Running the MC at Home

Overlapping WindowsI’ll be buying a new machine to replace my aging G4 shortly. My goal is to make this my primary computer at home — and I’d also like to be able to do some editing with it. Avid doesn’t make this easy, in at least two ways.

First, the company is always late to the party with operating system compatibility. With an Avid installed on your machine you are well advised to upgrade the OS with great care, lest you make your Avid flaky or nonfunctional. Avid blames this on Apple and I’m sure there’s something to that, but it still feels less and less acceptable these days. I just don’t have other applications that are this fussy. Somehow, virtually every other software manufacturer is able to deal with changes in the OS more quickly than Avid. Even Digi does a better job.

The second problem lies in the way Avid handles non-standard monitor configurations. The Media Composer was designed to work with two monitors, each with a 4:3 aspect ratio. You put your bins on one and the composer (the source/record monitor) and the timeline on the other.

Two 4×3 monitors was state of the art in 1991, but not today. We’ve got much bigger screens available and it ought to be possible to work comfortably with just one of them. Both Avid and Apple allow you to put your windows wherever you like them, so — problem solved, right? Wrong.

The trouble lies in window activation. Apple’s laptops and big monitors all have aspect ratios of about 16×10. But two 4×3 monitors next to each other have, in total, an aspect ratio of 16×6. In other words there’s a lot more width. If you try to jam bins, composer and timeline into 16×10 what you get is overcrowding. Either you make your bins very tall and narrow, or you overlap your windows. Overlapping shouldn’t be any big deal — except when you try double clicking on a clip. Your shot opens in the appropriate monitor, and the composer window comes forward. But the timeline stays where it is, behind the bin, creating the mess you see in the image above. So every single time you put a clip in a monitor, you’ve got to click again on the timeline in order to actually do anything with that clip. This may seem like a small thing, but anybody who has tried to cut on a laptop, and look at their bins in frame view, knows how annoying this can be.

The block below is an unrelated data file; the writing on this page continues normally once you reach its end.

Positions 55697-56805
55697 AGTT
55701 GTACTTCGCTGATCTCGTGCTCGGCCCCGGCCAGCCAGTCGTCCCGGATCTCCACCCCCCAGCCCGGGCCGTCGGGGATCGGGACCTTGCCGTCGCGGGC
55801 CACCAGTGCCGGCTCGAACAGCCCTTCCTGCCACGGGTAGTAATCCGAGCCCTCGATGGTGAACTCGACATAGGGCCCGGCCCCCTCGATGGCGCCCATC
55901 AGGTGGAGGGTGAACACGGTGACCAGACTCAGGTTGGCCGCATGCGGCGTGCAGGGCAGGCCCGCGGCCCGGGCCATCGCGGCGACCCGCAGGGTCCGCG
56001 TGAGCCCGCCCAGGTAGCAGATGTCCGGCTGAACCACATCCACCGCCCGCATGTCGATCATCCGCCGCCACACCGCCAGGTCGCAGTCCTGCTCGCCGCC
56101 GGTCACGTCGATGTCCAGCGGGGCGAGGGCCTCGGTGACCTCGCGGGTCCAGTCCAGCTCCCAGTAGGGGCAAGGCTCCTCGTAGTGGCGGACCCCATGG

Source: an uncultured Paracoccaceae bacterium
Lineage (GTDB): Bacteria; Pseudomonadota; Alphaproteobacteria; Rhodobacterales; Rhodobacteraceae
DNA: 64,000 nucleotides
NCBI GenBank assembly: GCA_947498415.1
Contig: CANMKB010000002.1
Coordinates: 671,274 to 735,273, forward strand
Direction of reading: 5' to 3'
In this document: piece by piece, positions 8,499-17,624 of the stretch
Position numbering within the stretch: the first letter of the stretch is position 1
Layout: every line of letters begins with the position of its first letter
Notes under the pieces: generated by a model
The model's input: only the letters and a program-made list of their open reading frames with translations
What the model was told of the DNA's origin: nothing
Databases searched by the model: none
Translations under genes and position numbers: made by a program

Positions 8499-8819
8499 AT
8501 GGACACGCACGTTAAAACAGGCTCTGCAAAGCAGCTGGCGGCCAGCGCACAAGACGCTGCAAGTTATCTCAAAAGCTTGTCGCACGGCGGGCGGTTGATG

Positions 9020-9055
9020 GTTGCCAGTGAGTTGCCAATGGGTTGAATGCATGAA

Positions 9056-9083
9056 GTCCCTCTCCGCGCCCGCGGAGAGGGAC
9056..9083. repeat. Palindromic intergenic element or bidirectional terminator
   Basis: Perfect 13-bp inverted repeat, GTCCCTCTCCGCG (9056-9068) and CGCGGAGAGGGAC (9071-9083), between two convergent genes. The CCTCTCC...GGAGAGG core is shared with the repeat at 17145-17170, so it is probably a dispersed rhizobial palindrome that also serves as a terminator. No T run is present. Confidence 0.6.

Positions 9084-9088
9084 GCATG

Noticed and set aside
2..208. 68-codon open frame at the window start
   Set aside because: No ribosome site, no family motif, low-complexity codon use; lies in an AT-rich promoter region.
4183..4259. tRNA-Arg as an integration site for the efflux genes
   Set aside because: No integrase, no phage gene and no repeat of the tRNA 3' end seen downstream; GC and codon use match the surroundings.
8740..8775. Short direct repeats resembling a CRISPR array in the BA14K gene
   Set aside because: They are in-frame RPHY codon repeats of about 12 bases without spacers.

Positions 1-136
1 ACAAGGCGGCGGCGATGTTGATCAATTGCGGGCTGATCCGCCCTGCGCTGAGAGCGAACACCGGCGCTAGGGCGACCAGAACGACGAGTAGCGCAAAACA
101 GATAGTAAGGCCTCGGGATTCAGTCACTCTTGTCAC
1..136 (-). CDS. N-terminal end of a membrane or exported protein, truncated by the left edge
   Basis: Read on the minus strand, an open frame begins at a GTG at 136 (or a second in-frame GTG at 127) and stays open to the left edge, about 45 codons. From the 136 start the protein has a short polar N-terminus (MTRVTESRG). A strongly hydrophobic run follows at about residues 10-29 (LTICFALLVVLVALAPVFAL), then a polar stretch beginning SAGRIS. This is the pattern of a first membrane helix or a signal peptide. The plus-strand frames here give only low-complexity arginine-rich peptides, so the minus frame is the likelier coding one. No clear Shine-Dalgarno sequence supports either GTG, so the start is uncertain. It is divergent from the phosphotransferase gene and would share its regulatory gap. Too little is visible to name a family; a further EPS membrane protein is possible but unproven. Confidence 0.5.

Final Cut works differently, but isn’t much better. In FCP the viewer and the canvas are separate windows. That can be helpful in certain situations. But in this case, it just confuses things. If you double click on a source clip the viewer comes forward — but not the canvas and not the timeline. If you double click on a sequence, you get the canvas and the timeline, but not the viewer. In each case you have to click again to to do something useful.

People who work with their bins in text view are probably okay with this setup — tall and narrow bins are fine when you’re just looking at text. But I don’t work that way and neither do a lot of people I know. It shouldn’t be much of a challenge for the engineers to change this kind of behavior. The question is, as always, “What does the customer want?” This one is easy — just make window activation a preference. That would make it a whole lot simpler to work on diverse displays and it would make it a lot easier for me to buy a new monitor, too.

Explore posts in the same categories: Avid, Avid vs. Final Cut, Avid Wish List & Bugs

One Comment on “Running the MC at Home”

  1. Great points on Avid — particularly on support for OS revs. Virtually every one screws something up in the Avid. Somehow EVERY other manufacturer manages to stay up to date with the OS. But as of right now, there’s not even a release date for a version that will even RUN on this nearly year-old platform! Totally unacceptable.

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